HR · 4 July 2018

Do we still need a business case? to promote LGBT+ inclusion in our workforces?

The panel explore the need for an LGBT inclusion "business case"
The panel explore the need for an LGBT+ inclusion “business case”
There is a business case for LGBT+ inclusion, and consumers are ready to put their money where their mouths are.

According to the Brunswick Open for Business report, 47.5% of US and UK consumers would support a boycott of companies working in countries that have anti-gay laws. In addition, 42.5% would be unlikely to buy a product from a country with anti-gay laws.

Furthermore, around 52% would be unlikely to work for a company that does business in a country with anti-gay laws. This suggests that there is a business case for LGBT+ inclusion, even in terms of recruiting top talent and employee retention.

This is not to mention the culture benefits that a business can gain by fostering an open culture where employees feel free to be themselves.

But all of this is treading old ground there is a business case for LGBT+ inclusion, but do we still need one? Havent we got past this point?

Pride and Prejudice

At the recent Economist Pride and Prejudice event, a panel of experts discussed how companies are redefining the business case for LGBT+ inclusion.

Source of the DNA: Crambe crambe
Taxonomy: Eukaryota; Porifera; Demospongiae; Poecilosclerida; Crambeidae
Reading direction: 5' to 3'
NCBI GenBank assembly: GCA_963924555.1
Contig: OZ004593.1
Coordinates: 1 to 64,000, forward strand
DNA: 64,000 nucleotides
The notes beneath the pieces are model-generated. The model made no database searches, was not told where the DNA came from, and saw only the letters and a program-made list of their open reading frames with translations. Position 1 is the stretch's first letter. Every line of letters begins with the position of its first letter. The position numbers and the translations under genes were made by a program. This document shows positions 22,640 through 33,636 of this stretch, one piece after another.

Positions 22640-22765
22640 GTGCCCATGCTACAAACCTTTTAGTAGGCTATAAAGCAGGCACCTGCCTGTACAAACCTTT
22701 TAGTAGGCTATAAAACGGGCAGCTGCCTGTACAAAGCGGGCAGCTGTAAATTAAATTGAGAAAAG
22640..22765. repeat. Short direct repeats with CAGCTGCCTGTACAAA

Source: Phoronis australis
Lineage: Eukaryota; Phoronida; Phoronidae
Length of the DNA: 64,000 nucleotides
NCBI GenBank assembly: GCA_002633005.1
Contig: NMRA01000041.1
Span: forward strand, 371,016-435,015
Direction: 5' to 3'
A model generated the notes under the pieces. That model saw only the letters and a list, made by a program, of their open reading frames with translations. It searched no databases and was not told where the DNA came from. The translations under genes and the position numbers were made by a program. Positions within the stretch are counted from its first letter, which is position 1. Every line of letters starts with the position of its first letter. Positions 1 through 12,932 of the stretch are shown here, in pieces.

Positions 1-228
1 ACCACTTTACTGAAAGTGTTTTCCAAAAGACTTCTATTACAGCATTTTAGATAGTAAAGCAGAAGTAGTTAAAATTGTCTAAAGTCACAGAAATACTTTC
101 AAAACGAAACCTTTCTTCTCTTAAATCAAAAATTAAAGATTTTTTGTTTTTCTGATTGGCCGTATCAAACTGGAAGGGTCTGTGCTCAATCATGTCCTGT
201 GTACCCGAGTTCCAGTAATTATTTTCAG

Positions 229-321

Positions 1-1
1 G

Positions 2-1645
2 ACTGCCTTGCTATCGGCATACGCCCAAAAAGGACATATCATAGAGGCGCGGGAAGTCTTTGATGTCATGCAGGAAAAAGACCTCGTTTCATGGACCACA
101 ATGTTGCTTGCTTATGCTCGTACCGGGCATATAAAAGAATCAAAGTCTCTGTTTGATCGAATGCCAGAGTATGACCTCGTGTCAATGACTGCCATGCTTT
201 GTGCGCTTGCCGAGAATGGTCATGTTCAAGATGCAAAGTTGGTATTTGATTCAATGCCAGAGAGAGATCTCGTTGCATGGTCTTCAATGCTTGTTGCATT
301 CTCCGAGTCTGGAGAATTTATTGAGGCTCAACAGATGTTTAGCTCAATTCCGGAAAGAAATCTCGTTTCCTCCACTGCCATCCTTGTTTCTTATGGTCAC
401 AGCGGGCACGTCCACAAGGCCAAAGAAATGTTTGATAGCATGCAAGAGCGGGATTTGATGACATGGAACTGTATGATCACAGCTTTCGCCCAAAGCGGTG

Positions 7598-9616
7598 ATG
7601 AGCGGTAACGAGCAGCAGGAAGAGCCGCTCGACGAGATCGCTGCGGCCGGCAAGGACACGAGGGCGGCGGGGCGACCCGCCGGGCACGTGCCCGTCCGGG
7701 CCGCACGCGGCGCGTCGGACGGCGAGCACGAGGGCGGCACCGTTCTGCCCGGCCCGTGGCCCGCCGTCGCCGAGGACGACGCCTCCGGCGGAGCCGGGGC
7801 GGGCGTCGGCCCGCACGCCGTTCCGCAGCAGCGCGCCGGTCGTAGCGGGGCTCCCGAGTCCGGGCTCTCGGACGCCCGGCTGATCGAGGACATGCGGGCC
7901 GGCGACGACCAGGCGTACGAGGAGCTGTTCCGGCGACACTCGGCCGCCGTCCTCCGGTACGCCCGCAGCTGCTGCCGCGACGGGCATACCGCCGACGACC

The panel consisted of: Alison Brittain, chief executive, Whitbread; Vittorio Colao, chief executive, Vodafone; Sue Whalley, chief operations officer, Royal Mail; and Carolyn Fairbairn, director-general, CBI.

Brittain argued that the business case was very clear:

I think the business case has been discussed long and hard, and the business case for diversity and diversity in thinking in organisations is pretty clear. I genuinely think weve almost passed that point of having to prove that diversity in business gives better outcomes, she said.

For Colao, it is fundamentally an ethical issue because although the business case exists, what would we do differently if it didnt?

I am tired of this business case thingI mean if the business case was not true, would that be a good excuse for discrimination?

unfortunately, in the world, we see negative forceswe have to stand up, we have to resist? we need to stand up for the right things, and of course we have to do it in the smart way, he said.

What are we trying to build?

A lot of this boils down to trying to create the right sort of company culture.

the tone from the top I think is really important, said Whalley.

diversity in all of its forms, whether it’s LGBT+, gender, disability, parents and carers, young people, older workersour board talks about diversity, our executive team talks about diversity.

Essentially, getting this culture shift right at the top of your organisation can filter down, and can make your employees feel more comfortable and included at work.

for us it really is about culture change, and feeling included in the workplace. Feeling that you can be treated with dignity and respect when you come to work, said Whalley.



Letitia Booty is a special projects journalist for Business Advice. She has a BA in English Literature from the University of East Anglia, and since graduating she has written for a variety of trade titles. Most recently, she was a reporter at SME magazine.